How To Refine Gold
Gold being a good conductor of electricity is often used in intricate parts of computers and other electronic equipment. More so as it is non corrosive as well and as such is a preferred material.
You will find gold scraps in numerous things around you. The older electronics will have more gold in them than the newer ones as with the advancement of technology this precious material is sparingly used now.
If you are planning to do it your self you will need a few things which will include some tools, safety equipment and chemicals. Needless to say you will have to be very careful too when handling these chemicals while in the process of refining.
Get together scrap from electronics components such as from old 386 or 486 computers, old analog cell phones, stereo cables etc. Cut off all the gold plated components you see from this scrap. You will find the connector pins, processors and or chips plated on with gold. Cut the gold plated components off the circuit boards. Preserve the other parts without discarding them as they may contain silver which can be reclaimed as well later.
Remember to prepare your self to work with chemicals. You will need safety equipment and clothing. Be cautious as chemicals can burn and the fumes can be toxic. Wear a rubber apron, thick rubber gloves, a respiratory mask and a face shield.
Of the two types of chemical processes one will remove the gold plating while the other will refine it to pure 24k gold. This is a process of reverse electroplating.
An electrolyte solution is then made that acts as a chemical bath for the gold you are about to process, as well as a conductor of electricity. You will carefully pour a mixture of 70 percent sodium cyanide (NaCN), 15 percent sodium hydroxide (NaOH) and 15 percent sodium Meta nitro benzene sulphonate into a glass laboratory beaker and stir them with a glass wand.
Next have your power source ready to be connected. Clean and attach a small alligator clip on one end of each of two wires. Connect the other end of each wire to the negative and positive posts of a 9 or 12 volt battery which are on top. To prepare the anode, select the wire connected to the positive post and clip the alligator clip to the prepared scrap and drop the scrap into the beaker containing the electrolyte solution. This will have to be done in small lots for as long as the battery will hold enough power.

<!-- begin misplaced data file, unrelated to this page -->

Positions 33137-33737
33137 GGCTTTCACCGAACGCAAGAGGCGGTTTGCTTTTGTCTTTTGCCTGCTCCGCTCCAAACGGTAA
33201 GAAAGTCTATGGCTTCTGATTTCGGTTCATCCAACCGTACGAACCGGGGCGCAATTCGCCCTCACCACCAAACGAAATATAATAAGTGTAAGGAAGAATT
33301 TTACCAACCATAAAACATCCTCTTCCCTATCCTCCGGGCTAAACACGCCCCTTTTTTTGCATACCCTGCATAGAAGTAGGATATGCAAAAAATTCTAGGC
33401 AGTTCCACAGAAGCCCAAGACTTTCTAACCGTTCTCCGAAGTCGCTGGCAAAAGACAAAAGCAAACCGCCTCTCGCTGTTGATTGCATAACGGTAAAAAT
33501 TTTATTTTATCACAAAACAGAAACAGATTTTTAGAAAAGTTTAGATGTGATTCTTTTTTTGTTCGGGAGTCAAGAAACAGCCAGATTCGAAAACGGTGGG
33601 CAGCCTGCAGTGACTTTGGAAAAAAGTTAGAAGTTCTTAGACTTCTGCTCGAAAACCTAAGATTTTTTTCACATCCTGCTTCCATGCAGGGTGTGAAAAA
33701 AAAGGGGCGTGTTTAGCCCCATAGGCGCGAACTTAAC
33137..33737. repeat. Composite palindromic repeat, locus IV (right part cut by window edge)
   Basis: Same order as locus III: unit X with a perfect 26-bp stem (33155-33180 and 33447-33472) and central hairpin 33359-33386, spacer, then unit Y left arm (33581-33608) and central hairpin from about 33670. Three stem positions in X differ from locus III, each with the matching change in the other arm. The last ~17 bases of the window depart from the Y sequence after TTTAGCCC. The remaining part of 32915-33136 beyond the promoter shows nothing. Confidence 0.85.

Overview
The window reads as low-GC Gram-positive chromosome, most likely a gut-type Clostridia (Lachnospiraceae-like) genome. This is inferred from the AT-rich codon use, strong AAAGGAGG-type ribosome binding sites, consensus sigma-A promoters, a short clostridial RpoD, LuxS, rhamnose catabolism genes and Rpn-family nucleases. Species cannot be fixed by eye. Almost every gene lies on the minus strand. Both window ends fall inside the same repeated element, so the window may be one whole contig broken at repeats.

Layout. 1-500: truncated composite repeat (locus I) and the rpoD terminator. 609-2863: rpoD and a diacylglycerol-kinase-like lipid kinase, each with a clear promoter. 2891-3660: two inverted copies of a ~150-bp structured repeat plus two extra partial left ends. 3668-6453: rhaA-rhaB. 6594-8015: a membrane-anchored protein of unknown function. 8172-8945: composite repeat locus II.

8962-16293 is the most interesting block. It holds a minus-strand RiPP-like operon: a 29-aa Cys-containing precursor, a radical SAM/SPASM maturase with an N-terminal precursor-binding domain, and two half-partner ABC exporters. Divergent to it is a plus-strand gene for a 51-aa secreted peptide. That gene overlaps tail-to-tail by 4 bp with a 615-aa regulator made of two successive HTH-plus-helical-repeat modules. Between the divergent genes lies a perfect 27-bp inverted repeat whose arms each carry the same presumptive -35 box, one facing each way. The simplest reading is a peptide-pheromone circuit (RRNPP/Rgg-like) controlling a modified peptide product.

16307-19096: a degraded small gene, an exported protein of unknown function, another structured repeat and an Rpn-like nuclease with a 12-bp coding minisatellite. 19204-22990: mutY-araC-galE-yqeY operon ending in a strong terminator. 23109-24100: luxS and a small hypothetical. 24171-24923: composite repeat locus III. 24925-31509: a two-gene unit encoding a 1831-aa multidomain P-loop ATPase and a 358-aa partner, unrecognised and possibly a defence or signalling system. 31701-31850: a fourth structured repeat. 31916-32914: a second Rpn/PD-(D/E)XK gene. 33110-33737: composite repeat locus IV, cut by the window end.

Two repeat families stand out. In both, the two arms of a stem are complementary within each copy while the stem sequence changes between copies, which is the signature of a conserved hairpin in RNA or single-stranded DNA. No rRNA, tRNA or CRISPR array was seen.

To prepare the cathode clip the other alligator clip attached to the wire from the negative terminal to a piece of stainless steel cylindrical rod. Then lower it into the beaker with the solution and your electric circuit will not be active at this stage. Wait for the battery to start charging the scrap with a positive charge and the negative charge from the stainless steel. The electrolyte solution will start to dissolve the gold from the scrap. The positive charged gold will attract the negatively charged stainless steel and adhere to it which can be later peeled off and left aside until you have done the lot and have enough gold to refine.
This may be 12K or 18K gold and another process is required to refine it to 24K gold. This is a process where extreme caution has to be exercised and the chemicals can cause severe burns. Into a second beaker pour Aqua Regina till it is half full. Drop the gold into this solution and fill the beaker with sodium meta bisulphite. You will find the gold settling in the bottom of the beaker. This is now pure 24k gold. Drain off the solution into a glass storage container which you can reuse later. Allow the gold to dry off and wash it thoroughly with water.
Parts of discarded electrical items such as motherboard, switchboard, nuts and bolts, cable tips, etc., can earn you money. Next time when you throw them, think that there is value in them. Keep them separately and send them to scrap gold refiner earning money.
Most people have viewed this as a hobby, as it is called Ham or Amateur Radio operator is an enjoyable and a very interesting to way to pass views to would be listeners, there so many ways to achieve as a Ham Operator, it may sound like a...